-RG

*the way I see it, the difference between a Bob White or a Samm Schwartz cover and a DeCarlo is the difference between a considered, effective layout and the act of pointing a camera at random and snapping the shutter. To be fair to DeCarlo, his girlie cartoons for Martin Goodman’s Humorama were excellent, and his first half-decade at Archie (60-65) was fine… then the company wore him down into a sad hack and the unfortunate protagonist-victim of a cautionary tale.

Hallowe’en Countdown II, Day 6

« Gosh! I never knew you had a school for monsters! »
« There are a lot of things about Transylvania that you American tourists do not know! »

Archie Comics’ earliest foray into monster humour was its long-running, in one form or another*, Mad House series (1959-82).

MadHouse16A

It doesn’t get any better than Samm Schwartz‘s cover for Archie’s Mad House no. 16 (December, 1961). The early issues featured Archie and the gang in slightly more surreal settings than usual, then they were phased out, with the noteworthy exception of Sabrina the Teenage Witch, who was introduced in AMH 22 (October, 1962). The title was a fine showcase for Archie’s best and most idiosyncratic stylists, Schwartz, Orlando Busino and Bob White in particular.

WhiteMad-House-Ann4AAn idea they liked so well they used it (at least) twice. Bonus points for bothering to redraw it! This was Archie’s Mad House Annual no. 4 (1966-67), cover art by the aforementioned Bob White.

-RG

*It was called Archie’s Mad House (issues 1-60), then simply Mad House (61-65), then Madhouse Ma-ad Jokes (66-70), Mad House Ma-ad Freak-Out (71-72), The Mad House Glads (73-94), Madhouse (in a non-cartoony horror format, featuring the likes of Gray Morrow and Vicente Alcazar, 95-97), then finally Mad House Comics (95-130).

Tentacle Tuesday, from goofily scary to scarily goofy

It’s that time of the week again!

Let’s start with something hair-raising. Well, not really – we’re a blasé audience, and it takes something special to truly scare us. Yet can you deny the foul-smelling, palpable sense of foreboding, the billowing and swirling nightmare that beckons from the elegant inks of this page?

TheGravesendGorgonAlcala
« She boiled up out of the sea that hellish night — a monstrous hideous creature, she was, with the craggy face of an evil eyed witch! » Giant-Size Chillers no. 1 (February 1975). The cover promises a « frightful, fearful first issue! » Does it deliver? Eh, not really. Here’s a page of the best story in it, The Gravesend Gorgon, scripted by Carl Wessler and pencilled + inked by Alfredo Alcala.

Gravesend is an ancient town in northwest Kent, England; as for the gorgon part, it’s not entirely accurate, but it’s clear that comic writers cannot resist an alliteration.

On a slightly more humorous front (unless one is directly involved with this green monstrosity, in which case the situation would quickly lose its humour), here’s a page that hails from Jonah Hex: Riders of the Worm and Such no. 4, (June 1995). The story features the half-worm, half-human albino Autumn Brothers, whom you can see here greeting the big worm-momma. Texas blues rockers Johnny and Edgar Winter attempted to sue, but the suit was dismissed after a judge begrudgingly ruled that « the First Amendment dictates that the right to parody, lampoon and make other expressive uses of the celebrity image must be given broad scope. » Thank you, Los Angeles court. Frankly, it seems that the brothers are more remembered for the lawsuit than their music.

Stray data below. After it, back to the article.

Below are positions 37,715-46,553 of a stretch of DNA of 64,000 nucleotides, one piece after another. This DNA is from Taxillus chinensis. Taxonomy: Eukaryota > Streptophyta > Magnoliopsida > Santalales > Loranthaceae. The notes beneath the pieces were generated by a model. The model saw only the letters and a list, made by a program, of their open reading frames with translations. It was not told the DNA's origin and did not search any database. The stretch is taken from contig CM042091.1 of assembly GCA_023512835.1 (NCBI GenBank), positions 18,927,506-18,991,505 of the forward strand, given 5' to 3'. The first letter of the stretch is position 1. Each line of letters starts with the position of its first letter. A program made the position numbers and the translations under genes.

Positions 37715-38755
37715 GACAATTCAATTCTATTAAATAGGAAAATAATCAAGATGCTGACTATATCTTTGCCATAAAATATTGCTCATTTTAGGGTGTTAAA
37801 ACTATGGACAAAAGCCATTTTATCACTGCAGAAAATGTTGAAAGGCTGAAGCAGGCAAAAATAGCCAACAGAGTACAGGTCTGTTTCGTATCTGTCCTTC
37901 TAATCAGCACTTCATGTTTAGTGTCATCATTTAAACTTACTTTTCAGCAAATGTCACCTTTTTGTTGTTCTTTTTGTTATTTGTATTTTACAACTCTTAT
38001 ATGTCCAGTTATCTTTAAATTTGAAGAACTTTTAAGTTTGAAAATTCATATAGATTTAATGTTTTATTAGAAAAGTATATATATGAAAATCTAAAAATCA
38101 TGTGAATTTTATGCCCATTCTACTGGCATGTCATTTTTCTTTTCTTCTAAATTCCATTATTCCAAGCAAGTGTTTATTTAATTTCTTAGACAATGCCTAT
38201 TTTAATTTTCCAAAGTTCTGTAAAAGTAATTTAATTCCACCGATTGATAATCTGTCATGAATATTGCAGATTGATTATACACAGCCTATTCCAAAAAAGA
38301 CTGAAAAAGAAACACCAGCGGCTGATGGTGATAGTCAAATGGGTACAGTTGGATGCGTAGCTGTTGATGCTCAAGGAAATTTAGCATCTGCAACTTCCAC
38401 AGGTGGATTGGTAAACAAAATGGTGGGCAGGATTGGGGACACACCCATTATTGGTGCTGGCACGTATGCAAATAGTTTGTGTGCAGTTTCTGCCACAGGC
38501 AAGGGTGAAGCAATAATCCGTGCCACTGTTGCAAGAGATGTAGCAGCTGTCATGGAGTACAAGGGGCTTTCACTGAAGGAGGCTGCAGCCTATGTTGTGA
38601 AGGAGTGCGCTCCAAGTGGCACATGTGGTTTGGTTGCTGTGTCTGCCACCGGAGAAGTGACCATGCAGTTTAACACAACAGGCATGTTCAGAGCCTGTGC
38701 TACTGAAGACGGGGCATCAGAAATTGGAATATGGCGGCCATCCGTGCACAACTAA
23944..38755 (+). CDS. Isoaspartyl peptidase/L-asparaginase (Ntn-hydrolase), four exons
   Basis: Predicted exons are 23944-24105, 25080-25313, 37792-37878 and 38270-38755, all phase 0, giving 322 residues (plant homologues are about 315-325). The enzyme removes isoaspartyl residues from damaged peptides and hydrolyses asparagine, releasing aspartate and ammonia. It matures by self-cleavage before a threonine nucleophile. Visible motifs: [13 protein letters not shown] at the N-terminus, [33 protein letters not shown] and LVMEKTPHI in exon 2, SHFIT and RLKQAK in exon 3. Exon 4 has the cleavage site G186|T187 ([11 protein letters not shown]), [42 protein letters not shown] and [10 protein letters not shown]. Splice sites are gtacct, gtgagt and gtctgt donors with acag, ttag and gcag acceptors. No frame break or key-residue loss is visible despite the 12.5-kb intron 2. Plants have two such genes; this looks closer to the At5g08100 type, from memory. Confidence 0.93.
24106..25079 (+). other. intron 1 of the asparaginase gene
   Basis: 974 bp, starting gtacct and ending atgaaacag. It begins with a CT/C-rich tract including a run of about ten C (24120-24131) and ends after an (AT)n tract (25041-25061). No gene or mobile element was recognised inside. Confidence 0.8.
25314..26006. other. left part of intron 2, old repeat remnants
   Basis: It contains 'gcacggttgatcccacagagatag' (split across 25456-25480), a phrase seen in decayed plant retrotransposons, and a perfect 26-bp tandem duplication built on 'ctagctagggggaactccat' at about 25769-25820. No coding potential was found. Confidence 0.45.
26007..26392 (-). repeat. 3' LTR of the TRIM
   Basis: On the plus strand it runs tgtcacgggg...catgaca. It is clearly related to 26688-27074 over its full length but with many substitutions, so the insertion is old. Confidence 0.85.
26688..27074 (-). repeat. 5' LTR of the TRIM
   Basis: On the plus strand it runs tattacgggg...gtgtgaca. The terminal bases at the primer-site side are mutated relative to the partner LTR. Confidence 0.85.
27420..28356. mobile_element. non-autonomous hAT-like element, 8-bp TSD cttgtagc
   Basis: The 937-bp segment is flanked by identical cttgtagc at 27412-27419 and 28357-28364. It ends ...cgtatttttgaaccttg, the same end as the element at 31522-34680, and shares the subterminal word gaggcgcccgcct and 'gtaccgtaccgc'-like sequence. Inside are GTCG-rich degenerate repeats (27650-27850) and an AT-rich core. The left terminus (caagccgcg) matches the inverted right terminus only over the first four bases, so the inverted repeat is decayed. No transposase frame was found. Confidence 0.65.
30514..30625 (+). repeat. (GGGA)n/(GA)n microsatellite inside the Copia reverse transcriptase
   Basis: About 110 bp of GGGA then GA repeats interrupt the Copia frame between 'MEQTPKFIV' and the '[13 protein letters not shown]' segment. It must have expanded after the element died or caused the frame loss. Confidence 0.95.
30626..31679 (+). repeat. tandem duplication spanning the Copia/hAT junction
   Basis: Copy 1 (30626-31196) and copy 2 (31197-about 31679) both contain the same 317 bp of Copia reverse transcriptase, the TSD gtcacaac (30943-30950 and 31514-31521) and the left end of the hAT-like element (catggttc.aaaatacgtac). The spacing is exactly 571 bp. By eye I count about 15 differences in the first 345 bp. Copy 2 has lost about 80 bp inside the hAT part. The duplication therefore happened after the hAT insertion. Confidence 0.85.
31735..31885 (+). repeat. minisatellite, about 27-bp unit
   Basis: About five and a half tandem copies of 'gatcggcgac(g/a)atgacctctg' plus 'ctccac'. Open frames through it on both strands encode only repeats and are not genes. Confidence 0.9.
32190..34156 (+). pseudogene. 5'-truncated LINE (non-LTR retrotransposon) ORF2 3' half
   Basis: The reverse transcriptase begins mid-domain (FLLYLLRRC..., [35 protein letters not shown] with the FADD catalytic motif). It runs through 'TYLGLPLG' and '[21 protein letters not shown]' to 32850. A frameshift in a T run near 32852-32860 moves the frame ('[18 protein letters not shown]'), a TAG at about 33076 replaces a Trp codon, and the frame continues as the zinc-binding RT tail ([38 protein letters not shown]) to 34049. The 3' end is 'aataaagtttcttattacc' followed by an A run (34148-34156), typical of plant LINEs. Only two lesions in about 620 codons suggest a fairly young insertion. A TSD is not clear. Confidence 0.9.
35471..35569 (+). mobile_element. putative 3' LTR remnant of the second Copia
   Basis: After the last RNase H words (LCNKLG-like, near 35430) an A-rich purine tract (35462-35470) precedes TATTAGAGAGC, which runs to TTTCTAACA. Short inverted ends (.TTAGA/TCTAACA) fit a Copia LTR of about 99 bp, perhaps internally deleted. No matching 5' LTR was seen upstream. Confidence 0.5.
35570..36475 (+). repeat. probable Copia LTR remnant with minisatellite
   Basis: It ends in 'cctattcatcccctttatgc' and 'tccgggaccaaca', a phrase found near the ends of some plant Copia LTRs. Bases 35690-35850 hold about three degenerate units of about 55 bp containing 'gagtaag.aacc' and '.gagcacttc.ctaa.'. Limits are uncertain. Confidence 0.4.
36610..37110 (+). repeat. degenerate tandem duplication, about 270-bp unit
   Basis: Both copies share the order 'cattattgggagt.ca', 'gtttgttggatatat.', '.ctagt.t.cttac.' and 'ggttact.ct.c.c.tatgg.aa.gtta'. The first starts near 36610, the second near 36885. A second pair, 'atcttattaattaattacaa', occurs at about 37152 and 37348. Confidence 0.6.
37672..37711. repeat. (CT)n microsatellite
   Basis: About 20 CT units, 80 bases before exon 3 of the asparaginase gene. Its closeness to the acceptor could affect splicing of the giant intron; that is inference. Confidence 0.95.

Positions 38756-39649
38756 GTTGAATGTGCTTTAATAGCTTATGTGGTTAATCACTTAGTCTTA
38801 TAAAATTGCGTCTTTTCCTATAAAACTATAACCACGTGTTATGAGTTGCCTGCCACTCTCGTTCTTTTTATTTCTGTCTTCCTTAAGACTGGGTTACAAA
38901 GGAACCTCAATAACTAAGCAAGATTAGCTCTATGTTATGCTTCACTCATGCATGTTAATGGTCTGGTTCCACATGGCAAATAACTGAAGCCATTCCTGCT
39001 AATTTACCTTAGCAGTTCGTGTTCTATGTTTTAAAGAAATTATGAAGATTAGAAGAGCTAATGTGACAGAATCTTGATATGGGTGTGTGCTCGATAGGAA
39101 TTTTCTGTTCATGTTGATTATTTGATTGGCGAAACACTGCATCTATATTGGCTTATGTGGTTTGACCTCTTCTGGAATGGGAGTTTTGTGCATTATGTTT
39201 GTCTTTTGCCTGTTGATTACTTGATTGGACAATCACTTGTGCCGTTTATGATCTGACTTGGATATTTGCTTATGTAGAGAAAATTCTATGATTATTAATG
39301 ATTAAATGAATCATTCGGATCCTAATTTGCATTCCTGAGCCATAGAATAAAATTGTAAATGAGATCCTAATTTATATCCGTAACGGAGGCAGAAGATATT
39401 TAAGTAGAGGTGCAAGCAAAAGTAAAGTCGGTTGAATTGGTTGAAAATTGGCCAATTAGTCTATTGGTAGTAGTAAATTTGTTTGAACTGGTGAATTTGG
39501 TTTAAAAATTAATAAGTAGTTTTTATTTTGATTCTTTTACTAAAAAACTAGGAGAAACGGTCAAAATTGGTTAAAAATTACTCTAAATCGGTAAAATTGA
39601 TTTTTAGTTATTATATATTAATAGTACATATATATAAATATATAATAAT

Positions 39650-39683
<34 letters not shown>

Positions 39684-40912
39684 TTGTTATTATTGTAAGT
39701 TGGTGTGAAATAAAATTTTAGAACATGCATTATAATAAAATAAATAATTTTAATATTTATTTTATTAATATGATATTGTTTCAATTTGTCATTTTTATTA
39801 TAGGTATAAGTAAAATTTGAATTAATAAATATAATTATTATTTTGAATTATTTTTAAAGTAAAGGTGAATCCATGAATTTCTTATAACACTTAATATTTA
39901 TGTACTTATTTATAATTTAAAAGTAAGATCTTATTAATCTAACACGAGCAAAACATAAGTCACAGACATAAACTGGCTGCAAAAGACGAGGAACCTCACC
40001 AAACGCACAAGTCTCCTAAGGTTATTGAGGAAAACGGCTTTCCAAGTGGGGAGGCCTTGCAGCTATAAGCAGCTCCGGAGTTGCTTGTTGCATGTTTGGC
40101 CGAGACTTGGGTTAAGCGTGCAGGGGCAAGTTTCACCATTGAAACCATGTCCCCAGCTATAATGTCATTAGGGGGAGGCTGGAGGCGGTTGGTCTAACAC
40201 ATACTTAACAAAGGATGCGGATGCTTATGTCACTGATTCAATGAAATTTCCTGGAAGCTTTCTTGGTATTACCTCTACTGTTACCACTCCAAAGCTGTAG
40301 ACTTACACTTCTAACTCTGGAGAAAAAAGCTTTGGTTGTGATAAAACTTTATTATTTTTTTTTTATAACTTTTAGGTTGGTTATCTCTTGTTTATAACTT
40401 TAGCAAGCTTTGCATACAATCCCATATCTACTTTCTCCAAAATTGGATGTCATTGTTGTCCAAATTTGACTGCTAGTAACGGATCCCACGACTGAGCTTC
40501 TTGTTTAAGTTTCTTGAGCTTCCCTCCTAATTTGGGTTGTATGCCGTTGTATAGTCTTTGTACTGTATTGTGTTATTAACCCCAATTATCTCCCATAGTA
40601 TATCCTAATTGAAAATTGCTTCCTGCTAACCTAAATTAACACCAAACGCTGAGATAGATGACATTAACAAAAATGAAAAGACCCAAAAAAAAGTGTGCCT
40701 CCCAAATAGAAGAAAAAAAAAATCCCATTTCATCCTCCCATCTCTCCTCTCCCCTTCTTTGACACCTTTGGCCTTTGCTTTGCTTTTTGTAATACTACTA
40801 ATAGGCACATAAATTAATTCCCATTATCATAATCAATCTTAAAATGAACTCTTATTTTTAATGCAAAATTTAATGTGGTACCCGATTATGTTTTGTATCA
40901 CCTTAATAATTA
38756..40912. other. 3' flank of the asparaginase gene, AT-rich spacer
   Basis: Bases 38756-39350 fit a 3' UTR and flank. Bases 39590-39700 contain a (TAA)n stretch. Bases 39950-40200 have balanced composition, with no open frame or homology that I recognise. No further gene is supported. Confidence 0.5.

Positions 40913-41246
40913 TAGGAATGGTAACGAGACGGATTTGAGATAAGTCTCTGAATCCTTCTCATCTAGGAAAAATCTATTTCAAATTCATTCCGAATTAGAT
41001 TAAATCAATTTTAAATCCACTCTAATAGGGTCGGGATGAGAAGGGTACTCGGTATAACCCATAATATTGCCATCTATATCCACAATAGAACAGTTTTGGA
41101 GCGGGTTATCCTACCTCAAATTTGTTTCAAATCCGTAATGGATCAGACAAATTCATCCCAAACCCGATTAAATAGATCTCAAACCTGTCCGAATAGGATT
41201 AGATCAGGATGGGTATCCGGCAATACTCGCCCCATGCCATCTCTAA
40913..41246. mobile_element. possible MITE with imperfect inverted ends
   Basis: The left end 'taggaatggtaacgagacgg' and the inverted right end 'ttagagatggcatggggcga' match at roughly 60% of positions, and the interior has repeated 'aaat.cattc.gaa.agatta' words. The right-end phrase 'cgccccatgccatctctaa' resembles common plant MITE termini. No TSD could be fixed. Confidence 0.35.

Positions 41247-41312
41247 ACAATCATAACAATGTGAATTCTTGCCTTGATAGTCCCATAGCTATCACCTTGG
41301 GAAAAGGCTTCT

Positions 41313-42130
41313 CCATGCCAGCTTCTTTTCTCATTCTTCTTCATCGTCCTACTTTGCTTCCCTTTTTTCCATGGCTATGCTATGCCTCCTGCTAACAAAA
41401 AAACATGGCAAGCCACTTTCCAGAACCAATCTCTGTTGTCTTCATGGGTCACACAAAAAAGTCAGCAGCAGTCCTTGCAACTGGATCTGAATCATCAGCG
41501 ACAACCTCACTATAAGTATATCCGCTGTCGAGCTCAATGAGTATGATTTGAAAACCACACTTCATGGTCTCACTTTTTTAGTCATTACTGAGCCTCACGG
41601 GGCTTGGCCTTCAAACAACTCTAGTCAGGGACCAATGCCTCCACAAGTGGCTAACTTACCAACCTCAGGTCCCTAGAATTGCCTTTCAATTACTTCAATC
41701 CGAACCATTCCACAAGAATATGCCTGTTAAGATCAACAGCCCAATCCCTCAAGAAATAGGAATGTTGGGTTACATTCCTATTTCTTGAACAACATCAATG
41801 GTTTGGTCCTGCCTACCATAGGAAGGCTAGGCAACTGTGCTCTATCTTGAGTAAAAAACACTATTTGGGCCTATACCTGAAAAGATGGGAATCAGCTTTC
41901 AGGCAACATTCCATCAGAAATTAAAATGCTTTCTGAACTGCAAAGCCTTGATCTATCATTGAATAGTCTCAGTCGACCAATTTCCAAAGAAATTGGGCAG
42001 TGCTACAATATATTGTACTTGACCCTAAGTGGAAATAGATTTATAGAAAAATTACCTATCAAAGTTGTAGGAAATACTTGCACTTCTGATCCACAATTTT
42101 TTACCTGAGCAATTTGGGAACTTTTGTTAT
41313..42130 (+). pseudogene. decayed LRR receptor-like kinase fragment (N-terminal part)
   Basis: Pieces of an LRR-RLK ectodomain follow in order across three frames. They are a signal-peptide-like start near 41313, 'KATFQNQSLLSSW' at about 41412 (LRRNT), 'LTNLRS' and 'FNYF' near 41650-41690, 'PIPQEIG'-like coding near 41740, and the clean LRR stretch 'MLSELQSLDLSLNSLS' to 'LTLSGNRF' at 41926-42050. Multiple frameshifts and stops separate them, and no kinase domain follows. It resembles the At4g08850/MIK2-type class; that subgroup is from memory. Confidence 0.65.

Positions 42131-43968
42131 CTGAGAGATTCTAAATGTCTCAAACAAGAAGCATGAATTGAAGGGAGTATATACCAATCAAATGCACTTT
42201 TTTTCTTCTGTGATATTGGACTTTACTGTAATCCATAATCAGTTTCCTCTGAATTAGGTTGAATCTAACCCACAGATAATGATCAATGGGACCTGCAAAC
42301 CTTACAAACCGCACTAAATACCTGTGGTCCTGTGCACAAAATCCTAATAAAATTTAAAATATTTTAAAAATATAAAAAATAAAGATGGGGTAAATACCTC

JonahHexRidersoftheWorm4
« Sure like to make big worm happy, whatever she want. Not care much for tentacle down throat. » Jonah Hex: Riders of the Worm and Such no. 4, June 1995. Scripted by Joe R. Lansdale,  pencils by Timothy Truman, inks by Sam Glanzman.

Jonah Woodson Hex, created by writer John Albano and artist Tony DeZuniga in 1971, curmudgeonly and disfigured but bound by a personal code of honour, is a favourite character of mine, although I only like the way he is written for DC’s Weird Western Tales. Well, with one exception, this one! I most tentacularily recommend Jonah Hex: Shadows West, a collection of the three Vertigo-published mini-series scripted by Lansdale and illustrated by Tim Truman and Sam Glanzman, containing the stories Two-Gun Mojo, Shadows West and Riders of The Worm and Such.

And to wrap this up, on an even goofier note, here’s Jughead getting into yet another weird situation, which is pretty standard for him.

JUghead77SammSchwartz
This page from The Eyes Have It comes from Jughead no. 77 (October 1961). Script by George Gladir, pencils by Samm Schwartz, inks by Marty Epp. Schwartz is absolutely the best Archie artist to draw tentacles; most everybody else would have made a mess of it.

Jughead77A

~ dsTentacleTuesdayIcon